P.S.A. Movement

Several of the letters published in the Ashton Reporter from the men of the 9th Battalion Manchester Regiment have editorial references to the man being a member of the “P.S.A.” Additionally, the Reporter published short articles regarding the meetings and activities of the local P.S.A. brotherhood in Ashton and district and at one point published a P.S.A. “Roll of Honour”.

The Pleasant Sunday Afternoon (P.S.A.) movement was founded by John Blackham, a linen draper from West Bromwich, who was a prominent member of the local community. By the time he was 30 he was already a deacon at the West Bromwich Ebenezer Congregational Church, and was already active in the Adult School Movement which was originally intended to teach literacy to working class adults primarily through the study of the bible, especially the New Testament. No doubt his involvement in this endeavor caused him to think generally about how to increase attendances and especially how to regain the interest of those who had previously attended Church Sunday Schools but had since stopped.

In 1875, when he was 41, he traveled to Birmingham to hear the well-known American evangelists, Moody and Sankey who were speaking at the Town Hall one Sunday afternoon. Unable to get in, due to the large crowds, he ended up attending a small Sunday School bible study class at the Ebenezer Congregational Chapel in nearby Steelhouse Lane. Opened in 1816, this was a very large church with capacity for a thousand worshippers but on that day only a few dozen young men were in attendance. What a contrast. Thousands of people clamored to see the American evangelists preach the word of God but just a few minutes’ walk away, a capable and engaging speaker could barely summon up a handful of faithful men. Blackham had a breakthrough moment and perhaps for the first time clearly saw that in order to fill seats, the format, content and delivery mattered more than anything else. “I realized that if men were to be won, we must give them a service neither too long nor too learned. We must avoid dullness, prolixity, gloom and constraint”, he is later reported to have said.

On his return, he met with the West Bromwich Ebenezer Congregational Church Sunday School officials, and laid out his ideas of how to boost attendance, and reclaim lapsed members, by introducing a new kind of bible study class that would be short and bright and last no more than three-quarters of an hour. Importantly, as a member of a Congregationalist church the only people who needed to be persuaded to do something radical were his local church elders. Evidently, he was able to gain their consent and so he quickly set out to find as many local young men as he could who had previously attended Sunday School but who now no longer regularly attended church. The following Sunday afternoon, around 120 young men that he had recently canvased on the streets of West Bromwich duly arrived at the Ebenezer Chapel to attend the first meeting of what was shortly to become the Pleasant Sunday Afternoon (P.S.A.) movement.

The meetings were wildly successful and the popularity of the P.S.A. meetings slowly spread throughout the Black Country, across the Midlands and to the rest of the country. Within ten years, around 1885, they had reached Ashton-under-Lyne, gained traction and became an integral part of the religious establishment thus earning their place in the Ashton Reporter.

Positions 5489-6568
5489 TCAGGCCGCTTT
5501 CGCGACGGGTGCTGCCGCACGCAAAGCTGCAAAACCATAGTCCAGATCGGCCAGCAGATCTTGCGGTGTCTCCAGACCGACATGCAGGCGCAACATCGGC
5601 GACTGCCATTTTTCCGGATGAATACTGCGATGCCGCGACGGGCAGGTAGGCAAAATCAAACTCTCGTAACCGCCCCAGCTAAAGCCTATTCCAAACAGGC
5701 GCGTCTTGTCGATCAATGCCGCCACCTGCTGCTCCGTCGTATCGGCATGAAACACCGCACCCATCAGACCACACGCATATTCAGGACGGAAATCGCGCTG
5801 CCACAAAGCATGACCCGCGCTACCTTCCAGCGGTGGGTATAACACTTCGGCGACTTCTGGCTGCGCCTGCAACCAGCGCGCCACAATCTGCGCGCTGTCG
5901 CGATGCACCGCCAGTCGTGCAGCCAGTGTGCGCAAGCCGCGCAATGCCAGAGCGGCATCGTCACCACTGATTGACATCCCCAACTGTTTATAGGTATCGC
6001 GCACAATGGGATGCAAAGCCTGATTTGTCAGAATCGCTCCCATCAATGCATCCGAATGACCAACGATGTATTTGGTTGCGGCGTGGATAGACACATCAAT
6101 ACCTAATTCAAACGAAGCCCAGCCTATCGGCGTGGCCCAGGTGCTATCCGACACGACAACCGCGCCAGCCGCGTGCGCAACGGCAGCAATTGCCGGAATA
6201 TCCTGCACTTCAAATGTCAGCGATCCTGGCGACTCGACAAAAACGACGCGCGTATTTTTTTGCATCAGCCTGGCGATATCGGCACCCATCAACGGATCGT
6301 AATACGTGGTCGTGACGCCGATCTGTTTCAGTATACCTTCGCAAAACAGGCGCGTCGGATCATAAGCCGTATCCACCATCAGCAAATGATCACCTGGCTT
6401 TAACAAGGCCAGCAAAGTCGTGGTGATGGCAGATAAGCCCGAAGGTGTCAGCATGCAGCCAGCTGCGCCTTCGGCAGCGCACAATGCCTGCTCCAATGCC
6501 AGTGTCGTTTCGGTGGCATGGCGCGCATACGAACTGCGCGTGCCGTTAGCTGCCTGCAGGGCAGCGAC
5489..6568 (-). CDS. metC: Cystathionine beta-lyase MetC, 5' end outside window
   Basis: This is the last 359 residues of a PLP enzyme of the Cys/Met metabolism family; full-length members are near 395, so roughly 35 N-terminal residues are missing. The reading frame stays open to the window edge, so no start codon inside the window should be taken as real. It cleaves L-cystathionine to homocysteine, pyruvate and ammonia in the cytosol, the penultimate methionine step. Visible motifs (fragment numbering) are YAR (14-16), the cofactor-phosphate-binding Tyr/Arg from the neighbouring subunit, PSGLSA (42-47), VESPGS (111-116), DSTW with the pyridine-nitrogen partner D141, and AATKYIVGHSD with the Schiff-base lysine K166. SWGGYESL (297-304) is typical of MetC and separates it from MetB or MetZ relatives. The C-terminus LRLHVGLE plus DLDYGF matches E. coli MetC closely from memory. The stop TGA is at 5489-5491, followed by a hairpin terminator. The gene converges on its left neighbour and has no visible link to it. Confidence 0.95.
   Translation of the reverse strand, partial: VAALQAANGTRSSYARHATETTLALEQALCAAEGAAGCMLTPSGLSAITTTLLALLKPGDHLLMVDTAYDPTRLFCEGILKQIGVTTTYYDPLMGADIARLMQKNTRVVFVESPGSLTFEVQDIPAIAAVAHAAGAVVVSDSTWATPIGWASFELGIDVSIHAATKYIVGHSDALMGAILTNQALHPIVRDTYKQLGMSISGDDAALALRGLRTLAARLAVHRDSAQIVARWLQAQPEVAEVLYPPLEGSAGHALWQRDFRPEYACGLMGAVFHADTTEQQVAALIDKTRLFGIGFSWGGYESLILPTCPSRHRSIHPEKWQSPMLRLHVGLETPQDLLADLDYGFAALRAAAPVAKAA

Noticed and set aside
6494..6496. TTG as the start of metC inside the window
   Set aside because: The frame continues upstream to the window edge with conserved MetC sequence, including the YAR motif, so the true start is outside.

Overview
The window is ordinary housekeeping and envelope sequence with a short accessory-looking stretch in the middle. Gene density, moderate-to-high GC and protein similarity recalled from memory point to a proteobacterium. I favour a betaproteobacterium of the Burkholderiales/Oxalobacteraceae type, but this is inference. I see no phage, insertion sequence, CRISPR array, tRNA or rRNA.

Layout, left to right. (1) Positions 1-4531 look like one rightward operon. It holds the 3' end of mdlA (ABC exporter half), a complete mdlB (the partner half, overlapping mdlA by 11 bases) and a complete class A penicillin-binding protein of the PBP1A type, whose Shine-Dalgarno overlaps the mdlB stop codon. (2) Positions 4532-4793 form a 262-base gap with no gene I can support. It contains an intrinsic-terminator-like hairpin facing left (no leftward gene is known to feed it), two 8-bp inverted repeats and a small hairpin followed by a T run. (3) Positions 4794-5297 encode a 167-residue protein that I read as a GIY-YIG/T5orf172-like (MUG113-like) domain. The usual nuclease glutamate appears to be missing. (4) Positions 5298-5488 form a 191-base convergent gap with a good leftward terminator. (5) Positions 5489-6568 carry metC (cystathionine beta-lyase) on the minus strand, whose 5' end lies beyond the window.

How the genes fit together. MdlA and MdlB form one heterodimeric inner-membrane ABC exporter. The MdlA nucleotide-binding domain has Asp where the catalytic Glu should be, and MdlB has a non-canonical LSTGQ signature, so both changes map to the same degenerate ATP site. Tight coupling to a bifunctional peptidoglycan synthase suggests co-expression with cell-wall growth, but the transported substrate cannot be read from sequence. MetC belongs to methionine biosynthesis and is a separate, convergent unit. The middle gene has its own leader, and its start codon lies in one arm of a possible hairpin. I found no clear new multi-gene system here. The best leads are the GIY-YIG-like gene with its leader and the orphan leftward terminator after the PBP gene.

The P.S.A. and the Ashton Reporter

Saturday, September 11, 1915:

On Sunday, at the Ashton P.S.A. Society, at an open service for men and women, the veteran and distinguished elocutionist, Mr. Barnish Barnsdale is announced to recite “The Sermon That Wasn’t Preached”, “What Shall it Be”, and “Unconquered”. These are items that Mr. Barnsdale has made his own, and his elocutionary abilities ae acclaimed everywhere.

P.S.A. Roll of Honour


Saturday, October 30, 1915:

The gathering of the P.S.A. Society’s Bible Class on Sunday morning took the form of an open service, the first of its kind in the 30 years’ history of the class. There was a large attendance, which included a number of soldiers. The special feature of the gathering was the unveiling of the class Roll of Honour, which contains the names of all those who are doing military service in various parts of the world.

Mr. A. Park, J.P., president of the society, was in the chair, and he was accompanied on the platform by Mrs. Park. Several friends, by giving voice and recitations, added to the brightness of the service, and the members of the Singing Class rendered musical items in pleasing fashion.

The Chairman made sympathetic and appropriate reference to the members whose names appeared on the roll, and mentioned the loss they had sustained by the deaths in action of Gunner William Booth, R.F.A., and Staff-Sergeant Harry Owen of the Royal Garrison Artillery.

Ms. Park gave a short address of patriotic and religious character, and then proceeded to unveil the roll of honour, which contains the following names: –

Sergeant Thomas William Boon, 1st South Wales Borderers.
Company Quartermaster-Sergeant John Williamson, 1/9 Manchester Regiment.
Company Quartermaster-Sergeant Herbert Bradshaw, 2/9 Manchester Regiment.
Staff-Sergeant Harry Owen, 1st Siege Battery, R.G.A., killed in action.
Staff-Sergeant Wm. H. Martin, 1/9 Manchester Regiment.
Private Walter Eastwood, 3/9 Manchester Regiment.
Private Harry Hobson, 2/9 Manchester Regiment.
Private Wm. Bromley, 1/9 Manchester Regiment.
Private John Oldham, 3/9 Manchester Regiment.
Private Roland Bromley, 2/9 Manchester Regiment.
Private John Seedall, 6th Cheshire Regiment.
Private Frank Briggs, 8th South Lancashire Regiment.
Gunner Wm. Booth, R.F.A., killed in action.
Gunner Geo. H. Watkins, R.F.A., 181st Brigade.
Private James Beaumont, R.A.M.C.
Private Harry Kerrick, 3/9 Manchester Regiment.
Private Stanley Townley, 3/9 Manchester Regiment.
Private James Hague, 3/9 Manchester Regiment.